President Donald Trump signed an executive order Saturday that included details about his administration’s plan to fight ISIS. But in that same motion, Trump appointed his chief strategist Steve Bannon to the National Security Council.
This shakeup is far from ordinary. It minimizes the roles of the chairman of the Joint Chiefs of Staff and the Director of National Intelligence, and Bannon, a political staffer, will be attending NSC meetings that staffers typically would not go to.
Bannon will join the NSC’s principals committee, according to NPR, which is the top inter-agency group for national security discussion.
The NSC is the staff inside the White House that coordinates decisions made by the president with any action that may be taken by the State Department and the Pentagon.
Trump’s reorganization and movement of Bannon has stumped some in political circles.
NPR’s Mara Liasson said whenever staffers from the political wing of the White House sit in on NSC meetings, it tends to ruffle feathers.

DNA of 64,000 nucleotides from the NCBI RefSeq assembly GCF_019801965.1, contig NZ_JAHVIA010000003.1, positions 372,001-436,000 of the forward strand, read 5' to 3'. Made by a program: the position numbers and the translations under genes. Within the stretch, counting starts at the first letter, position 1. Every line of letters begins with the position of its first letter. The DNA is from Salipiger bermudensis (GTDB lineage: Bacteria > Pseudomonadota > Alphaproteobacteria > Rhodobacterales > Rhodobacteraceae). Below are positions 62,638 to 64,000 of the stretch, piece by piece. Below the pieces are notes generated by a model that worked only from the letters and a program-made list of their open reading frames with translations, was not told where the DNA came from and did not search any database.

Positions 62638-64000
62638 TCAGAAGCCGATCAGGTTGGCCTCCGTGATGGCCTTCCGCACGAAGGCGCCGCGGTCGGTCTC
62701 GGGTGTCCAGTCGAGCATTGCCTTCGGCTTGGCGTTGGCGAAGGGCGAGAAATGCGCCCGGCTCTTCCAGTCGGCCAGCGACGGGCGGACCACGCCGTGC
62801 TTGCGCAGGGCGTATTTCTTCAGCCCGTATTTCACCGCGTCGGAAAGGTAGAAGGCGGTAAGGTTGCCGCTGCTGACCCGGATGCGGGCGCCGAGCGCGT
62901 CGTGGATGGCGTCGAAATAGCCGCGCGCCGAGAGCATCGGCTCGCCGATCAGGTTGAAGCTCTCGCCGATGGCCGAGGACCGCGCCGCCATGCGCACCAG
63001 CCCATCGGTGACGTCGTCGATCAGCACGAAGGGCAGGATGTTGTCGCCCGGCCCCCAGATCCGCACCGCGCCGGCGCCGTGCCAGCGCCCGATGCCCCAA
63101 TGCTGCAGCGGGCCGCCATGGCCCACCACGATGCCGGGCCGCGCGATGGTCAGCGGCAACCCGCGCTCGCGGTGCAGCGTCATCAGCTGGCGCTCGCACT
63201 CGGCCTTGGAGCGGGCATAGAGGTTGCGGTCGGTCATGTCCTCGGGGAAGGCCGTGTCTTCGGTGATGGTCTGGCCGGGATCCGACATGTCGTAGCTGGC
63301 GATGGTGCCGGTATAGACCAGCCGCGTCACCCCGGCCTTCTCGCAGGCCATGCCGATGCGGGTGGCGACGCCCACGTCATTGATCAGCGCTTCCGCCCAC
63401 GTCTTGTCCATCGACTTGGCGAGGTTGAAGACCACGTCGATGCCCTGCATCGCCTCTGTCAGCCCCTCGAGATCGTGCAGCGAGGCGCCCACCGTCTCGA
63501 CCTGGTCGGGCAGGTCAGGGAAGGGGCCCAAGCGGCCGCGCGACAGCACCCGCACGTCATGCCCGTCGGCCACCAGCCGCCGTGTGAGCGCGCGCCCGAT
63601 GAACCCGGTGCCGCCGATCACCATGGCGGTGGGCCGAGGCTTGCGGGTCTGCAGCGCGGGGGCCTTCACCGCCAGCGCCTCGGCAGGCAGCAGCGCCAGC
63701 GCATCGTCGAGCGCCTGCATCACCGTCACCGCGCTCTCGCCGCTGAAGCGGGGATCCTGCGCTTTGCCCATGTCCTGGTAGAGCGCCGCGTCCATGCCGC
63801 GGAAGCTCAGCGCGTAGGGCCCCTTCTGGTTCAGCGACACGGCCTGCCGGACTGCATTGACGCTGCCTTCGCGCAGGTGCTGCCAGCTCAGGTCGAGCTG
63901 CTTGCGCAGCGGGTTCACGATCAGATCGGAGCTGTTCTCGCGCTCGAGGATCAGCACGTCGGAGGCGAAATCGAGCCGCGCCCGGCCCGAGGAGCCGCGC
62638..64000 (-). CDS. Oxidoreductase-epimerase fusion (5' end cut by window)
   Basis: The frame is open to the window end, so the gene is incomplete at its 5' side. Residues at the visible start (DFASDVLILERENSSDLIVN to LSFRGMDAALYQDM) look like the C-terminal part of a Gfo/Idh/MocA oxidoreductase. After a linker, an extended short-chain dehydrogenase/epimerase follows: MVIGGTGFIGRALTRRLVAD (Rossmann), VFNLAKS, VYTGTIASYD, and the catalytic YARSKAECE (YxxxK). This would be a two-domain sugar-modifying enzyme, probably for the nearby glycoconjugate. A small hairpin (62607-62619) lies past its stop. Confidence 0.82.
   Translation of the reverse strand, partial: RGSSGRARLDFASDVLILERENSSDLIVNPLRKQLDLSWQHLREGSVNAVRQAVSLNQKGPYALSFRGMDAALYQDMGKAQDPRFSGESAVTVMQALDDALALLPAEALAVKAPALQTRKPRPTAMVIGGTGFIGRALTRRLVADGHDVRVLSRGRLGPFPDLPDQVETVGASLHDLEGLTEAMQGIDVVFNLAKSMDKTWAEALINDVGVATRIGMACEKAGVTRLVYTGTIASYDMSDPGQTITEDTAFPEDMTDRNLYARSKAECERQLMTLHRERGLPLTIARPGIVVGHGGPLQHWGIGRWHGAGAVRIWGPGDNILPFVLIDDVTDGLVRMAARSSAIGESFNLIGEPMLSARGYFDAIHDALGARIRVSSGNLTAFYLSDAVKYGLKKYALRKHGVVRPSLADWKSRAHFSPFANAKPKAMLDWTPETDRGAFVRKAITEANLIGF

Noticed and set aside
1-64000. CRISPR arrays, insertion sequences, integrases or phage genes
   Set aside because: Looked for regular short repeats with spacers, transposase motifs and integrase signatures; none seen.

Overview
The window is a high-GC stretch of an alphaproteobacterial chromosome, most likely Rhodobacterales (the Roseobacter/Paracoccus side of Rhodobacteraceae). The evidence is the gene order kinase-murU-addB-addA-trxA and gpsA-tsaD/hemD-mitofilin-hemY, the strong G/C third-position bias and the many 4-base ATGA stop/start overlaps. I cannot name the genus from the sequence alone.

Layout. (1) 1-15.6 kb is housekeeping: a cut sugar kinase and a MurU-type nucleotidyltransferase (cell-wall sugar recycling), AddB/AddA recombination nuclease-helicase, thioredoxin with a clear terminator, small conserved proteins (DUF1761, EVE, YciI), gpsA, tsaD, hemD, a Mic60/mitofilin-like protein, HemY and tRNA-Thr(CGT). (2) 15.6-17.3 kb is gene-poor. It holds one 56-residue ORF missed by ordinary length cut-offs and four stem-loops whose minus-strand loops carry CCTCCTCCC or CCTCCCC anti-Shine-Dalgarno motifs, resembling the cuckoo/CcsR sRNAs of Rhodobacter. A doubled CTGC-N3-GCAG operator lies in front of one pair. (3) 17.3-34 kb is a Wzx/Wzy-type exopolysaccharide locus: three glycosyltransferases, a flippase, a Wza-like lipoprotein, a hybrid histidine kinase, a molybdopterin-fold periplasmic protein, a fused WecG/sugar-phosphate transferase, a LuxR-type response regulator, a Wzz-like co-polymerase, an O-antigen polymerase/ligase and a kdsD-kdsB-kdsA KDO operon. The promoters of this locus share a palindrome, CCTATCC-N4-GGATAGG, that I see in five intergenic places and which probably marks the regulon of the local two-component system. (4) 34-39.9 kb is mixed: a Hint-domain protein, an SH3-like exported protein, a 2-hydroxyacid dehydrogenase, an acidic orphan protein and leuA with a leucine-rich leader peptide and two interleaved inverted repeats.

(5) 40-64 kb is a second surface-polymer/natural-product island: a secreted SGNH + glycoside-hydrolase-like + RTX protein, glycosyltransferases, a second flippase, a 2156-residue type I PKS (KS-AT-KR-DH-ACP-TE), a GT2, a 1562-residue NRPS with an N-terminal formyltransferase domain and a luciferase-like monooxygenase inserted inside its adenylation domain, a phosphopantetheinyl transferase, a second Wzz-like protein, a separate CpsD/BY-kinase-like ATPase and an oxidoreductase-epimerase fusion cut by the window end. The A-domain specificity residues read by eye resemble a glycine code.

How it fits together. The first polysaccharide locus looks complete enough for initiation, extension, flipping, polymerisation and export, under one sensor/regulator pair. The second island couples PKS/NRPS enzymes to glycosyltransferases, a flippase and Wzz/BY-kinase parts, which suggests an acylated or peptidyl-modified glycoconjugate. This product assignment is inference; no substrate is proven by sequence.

“David Axelrod, for instance, who had a similar job as Bannon in the Obama administration, never sat in on Principals meetings,” Liasson said.
Bannon is said to have been an instrumental part behind the numerous executive orders signed by Trump during his first week as president, including the ban on refugee travel from seven Muslim countries that created chaos at airports across the U.S. Saturday as travelers with green cards and visas were refused entry back into the U.S. and detained. Some say the issues happened because Bannon and other administration officials are not effectively communicating with government agencies.
Sen. John McCain (R-AZ) said Sunday he was “worried” about the state of the NSC after Trump’s shakeup, and called Bannon’s appointment a “radical departure from any National Security Council in history,” during an appearance on CBS’ “Face the Nation.”
McCain also said an important NSC decision-maker, Gen. Joseph Dunford, is now being shut out of critical meetings.
McCain is concerned that Trump has seemingly centralized administrative power around Bannon, who is most well-known for running Breitbart News, an “alt-right,” populist news website that is thought to have helped develop Trump’s form of combative, nationalistic politics leading up to the election.
A vast majority of the content on Breitbart is categorized as being “alt-right,” meaning it promotes white nationalism, populism and racist ideals.